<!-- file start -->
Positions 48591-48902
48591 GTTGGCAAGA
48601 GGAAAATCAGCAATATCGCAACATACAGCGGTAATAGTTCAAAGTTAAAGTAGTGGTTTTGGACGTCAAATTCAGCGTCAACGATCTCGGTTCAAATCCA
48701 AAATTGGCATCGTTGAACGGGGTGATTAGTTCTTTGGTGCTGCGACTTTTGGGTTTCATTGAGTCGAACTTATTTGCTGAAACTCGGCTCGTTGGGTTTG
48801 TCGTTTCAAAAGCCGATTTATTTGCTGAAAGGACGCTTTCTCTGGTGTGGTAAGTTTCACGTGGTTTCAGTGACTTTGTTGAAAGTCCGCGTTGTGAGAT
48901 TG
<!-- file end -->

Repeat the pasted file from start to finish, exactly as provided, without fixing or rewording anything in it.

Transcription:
Positions 48591-48902
48591 GTTGGCAAGA
48601 GGAAAATCAGCAATATCGCAACATACAGCGGTAATAGTTCAAAGTTAAAGTAGTGGTTTTGGACGTCAAATTCAGCGTCAACGATCTCGGTTCAAATCCA
48701 AAATTGGCATCGTTGAACGGGGTGATTAGTTCTTTGGTGCTGCGACTTTTGGGTTTCATTGAGTCGAACTTATTTGCTGAAACTCGGCTCGTTGGGTTTG
48801 TCGTTTCAAAAGCCGATTTATTTGCTGAAAGGACGCTTTCTCTGGTGTGGTAAGTTTCACGTGGTTTCAGTGACTTTGTTGAAAGTCCGCGTTGTGAGAT
48901 TG